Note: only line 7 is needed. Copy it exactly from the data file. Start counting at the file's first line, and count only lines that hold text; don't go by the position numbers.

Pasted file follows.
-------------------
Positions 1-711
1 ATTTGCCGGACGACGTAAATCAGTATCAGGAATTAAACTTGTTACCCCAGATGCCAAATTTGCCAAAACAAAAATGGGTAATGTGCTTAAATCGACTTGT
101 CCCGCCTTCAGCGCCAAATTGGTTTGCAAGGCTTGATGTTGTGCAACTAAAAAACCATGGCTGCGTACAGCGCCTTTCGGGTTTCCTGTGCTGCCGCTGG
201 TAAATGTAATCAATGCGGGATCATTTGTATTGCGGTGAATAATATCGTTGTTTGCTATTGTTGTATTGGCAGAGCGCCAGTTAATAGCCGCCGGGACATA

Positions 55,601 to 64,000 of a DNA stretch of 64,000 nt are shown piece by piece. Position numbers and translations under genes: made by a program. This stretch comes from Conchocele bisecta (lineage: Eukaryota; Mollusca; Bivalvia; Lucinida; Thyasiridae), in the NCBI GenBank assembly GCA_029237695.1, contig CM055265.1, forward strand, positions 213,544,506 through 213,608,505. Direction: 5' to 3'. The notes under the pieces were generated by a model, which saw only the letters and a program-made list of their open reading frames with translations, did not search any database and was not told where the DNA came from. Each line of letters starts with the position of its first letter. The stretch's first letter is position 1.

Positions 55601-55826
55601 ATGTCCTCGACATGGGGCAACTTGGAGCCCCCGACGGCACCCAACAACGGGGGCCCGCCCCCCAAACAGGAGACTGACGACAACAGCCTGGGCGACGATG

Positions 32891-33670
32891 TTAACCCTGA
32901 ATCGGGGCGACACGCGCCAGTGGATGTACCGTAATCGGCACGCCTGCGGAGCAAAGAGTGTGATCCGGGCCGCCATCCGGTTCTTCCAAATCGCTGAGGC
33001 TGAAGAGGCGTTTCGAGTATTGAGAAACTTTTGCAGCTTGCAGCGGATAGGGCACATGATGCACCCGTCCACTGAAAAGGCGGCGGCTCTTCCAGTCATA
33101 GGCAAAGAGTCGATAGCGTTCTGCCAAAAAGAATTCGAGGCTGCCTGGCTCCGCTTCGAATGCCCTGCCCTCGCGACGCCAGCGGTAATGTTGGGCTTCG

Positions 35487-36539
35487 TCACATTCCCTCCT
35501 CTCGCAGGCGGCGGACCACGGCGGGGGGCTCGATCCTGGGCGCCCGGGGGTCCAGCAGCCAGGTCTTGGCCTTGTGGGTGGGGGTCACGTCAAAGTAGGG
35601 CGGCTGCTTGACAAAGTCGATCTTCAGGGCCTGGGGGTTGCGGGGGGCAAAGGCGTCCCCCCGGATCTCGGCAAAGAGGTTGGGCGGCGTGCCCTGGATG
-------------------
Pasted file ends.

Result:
55601 ATGTCCTCGACATGGGGCAACTTGGAGCCCCCGACGGCACCCAACAACGGGGGCCCGCCCCCCAAACAGGAGACTGACGACAACAGCCTGGGCGACGATG